Australian Political elite’s deliberate dereliction of duty

Australian Political elite’s deliberate dereliction of duty. By Peta Credlin.

As the city of Constantinople was threatened by the Ottoman horde, it’s said, the Byzantine establishment was arguing over the sex of angels. Our country is not under any immediate and direct existential threat, yet there’s an equal lack of seriousness about our policy debate. …

Gary Banks was chairman of the Productivity Commission from its inception in 1998 until 2013. He recently made some comments. Here’s Credlin’s summary:

Banks said Australia was going backwards on energy, industrial relations, tax and government spending, with the public losing confidence in democracy. …

“The monumental bungling of the so-called energy transition”, he said, had seen governments “maximise the cost to the nation of reducing emissions” while evidence-based policy had been abandoned in favour of what he called “simple-minded belief”. So much so, he said, that the 24/7 electricity on which modern life depends had become “an unreliable luxury”.

The basic problem, he said, was that we had become incapable of having a sensible conversation about any serious subject.

On energy in particular, “we are in a situation where it’s become impossible to openly discuss the best way forward”, he said. “Any attempt to use evidence or logic immediately brands you as a ‘denier’.”

In Ukraine, he said, “power stations are destroyed by Russian missiles. In Australia we blow them up ourselves. And we do this without having a way to replace the critical 24/7 service they provide.” And if “that’s not bad enough”, he said, “our governments are making it hard for gas to step into the breach — and are dismissing nuclear out of hand”.

Here’s Banks on workplace policy: “On the one hand, we have been busily eliminating our comparative advantage in energy, while on the other we are reviving our traditional disadvantage with respect to labour.”

And on government spending: “While education spending has gone up a lot, student attainment has gone down, at least by OECD standards. Health spending has continued its upward trajectory, but indicators of performance continue to languish. Then there’s the fiscal sinkhole called the NDIS, a painful lesson about the unintended consequences of policy on the run.”…

“I never thought the sovereign risk issues prevalent in certain Third World or socialist countries would one day afflict my own.”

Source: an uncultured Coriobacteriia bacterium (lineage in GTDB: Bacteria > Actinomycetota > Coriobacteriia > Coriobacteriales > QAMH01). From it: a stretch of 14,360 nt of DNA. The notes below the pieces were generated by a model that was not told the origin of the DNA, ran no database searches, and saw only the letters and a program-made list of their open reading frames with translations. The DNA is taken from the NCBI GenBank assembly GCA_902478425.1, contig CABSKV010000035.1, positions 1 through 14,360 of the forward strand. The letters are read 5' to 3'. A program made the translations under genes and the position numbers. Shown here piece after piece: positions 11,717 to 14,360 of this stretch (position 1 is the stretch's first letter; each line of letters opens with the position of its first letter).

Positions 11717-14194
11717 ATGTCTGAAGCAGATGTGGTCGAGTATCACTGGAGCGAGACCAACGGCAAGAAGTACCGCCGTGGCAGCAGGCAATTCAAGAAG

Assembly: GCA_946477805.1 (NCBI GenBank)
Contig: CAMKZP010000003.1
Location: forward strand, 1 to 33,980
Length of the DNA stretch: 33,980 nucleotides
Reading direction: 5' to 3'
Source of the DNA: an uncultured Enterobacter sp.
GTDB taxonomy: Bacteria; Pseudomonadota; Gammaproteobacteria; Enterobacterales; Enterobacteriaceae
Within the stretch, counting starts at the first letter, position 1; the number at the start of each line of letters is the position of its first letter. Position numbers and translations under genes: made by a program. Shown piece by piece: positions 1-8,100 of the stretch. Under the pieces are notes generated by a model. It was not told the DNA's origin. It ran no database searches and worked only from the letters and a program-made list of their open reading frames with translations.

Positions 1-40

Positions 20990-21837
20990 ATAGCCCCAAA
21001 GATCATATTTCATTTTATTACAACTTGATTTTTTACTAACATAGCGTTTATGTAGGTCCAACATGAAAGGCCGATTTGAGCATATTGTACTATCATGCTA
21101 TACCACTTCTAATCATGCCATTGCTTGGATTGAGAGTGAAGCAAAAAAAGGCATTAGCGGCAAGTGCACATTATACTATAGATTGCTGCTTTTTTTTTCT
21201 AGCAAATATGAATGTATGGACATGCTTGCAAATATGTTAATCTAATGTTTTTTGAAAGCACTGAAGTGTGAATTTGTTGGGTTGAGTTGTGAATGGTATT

An elite kept in lockstep by self-policing of dissidents, conforming strictly to their echo chamber, safe from contrary facts:

But here’s the challenge. Is there any contender for government proposing to reverse policy on any of these issues? Essentially, green-left Labor, so unlike the Labor of Bob Hawke and even Paul Keating, is an enthusiast for all this folly. And the Coalition, frightened by focus groups, is not much better. …

In the sense that it’s so out of normal character, it’s the Coalition that’s more culpable for the subsequent drift into policy irresponsibility. If there’s no longer much faith in small government and private wealth creation, that can hardly be the fault of the Labor Party, which never really believed in it, but true Liberals should hang their economic head in shame.

Tony Abbott was the last Coalition prime minister or premier who could be described as an economic reformer, with his scrapping of the carbon and mining taxes, annual red-tape repeal days and free-trade deals with our biggest economic partners.

The elite dismiss opinions or facts presented by non-elite players, because they know such people are uncouth, racist, or just plain stupid. (Hey, if they were clever, they have good government contacts or jobs and believe the dominant paradigm like us.) These people are convinced they have a monopoly on truth and wisdom, and democracy can increasingly get stuffed. And how is elite opinion actually formed? We don’t talk about that.

Competition among the elite used to keep them honest, but now they march in lockstep, afraid to voice an opinion against the herd for fear of being cancelled.